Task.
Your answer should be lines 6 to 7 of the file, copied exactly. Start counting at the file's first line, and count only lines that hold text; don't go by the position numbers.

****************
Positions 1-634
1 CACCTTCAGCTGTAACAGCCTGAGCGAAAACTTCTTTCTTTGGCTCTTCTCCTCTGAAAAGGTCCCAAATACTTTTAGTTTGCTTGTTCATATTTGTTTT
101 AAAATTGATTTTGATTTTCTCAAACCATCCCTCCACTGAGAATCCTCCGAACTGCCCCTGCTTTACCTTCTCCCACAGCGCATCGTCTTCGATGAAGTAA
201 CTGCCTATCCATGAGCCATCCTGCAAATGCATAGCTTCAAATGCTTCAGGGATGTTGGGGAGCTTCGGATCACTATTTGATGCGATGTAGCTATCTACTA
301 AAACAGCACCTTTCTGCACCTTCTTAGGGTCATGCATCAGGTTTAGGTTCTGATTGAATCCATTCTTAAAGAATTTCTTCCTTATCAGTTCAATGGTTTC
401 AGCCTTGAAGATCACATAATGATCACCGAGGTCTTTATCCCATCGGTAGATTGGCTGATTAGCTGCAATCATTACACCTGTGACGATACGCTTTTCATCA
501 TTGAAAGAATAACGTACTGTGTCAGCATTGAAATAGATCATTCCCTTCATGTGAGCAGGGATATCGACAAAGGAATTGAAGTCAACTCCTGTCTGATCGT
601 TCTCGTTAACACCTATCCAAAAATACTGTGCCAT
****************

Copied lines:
401 AGCCTTGAAGATCACATAATGATCACCGAGGTCTTTATCCCATCGGTAGATTGGCTGATTAGCTGCAATCATTACACCTGTGACGATACGCTTTTCATCA
501 TTGAAAGAATAACGTACTGTGTCAGCATTGAAATAGATCATTCCCTTCATGTGAGCAGGGATATCGACAAAGGAATTGAAGTCAACTCCTGTCTGATCGT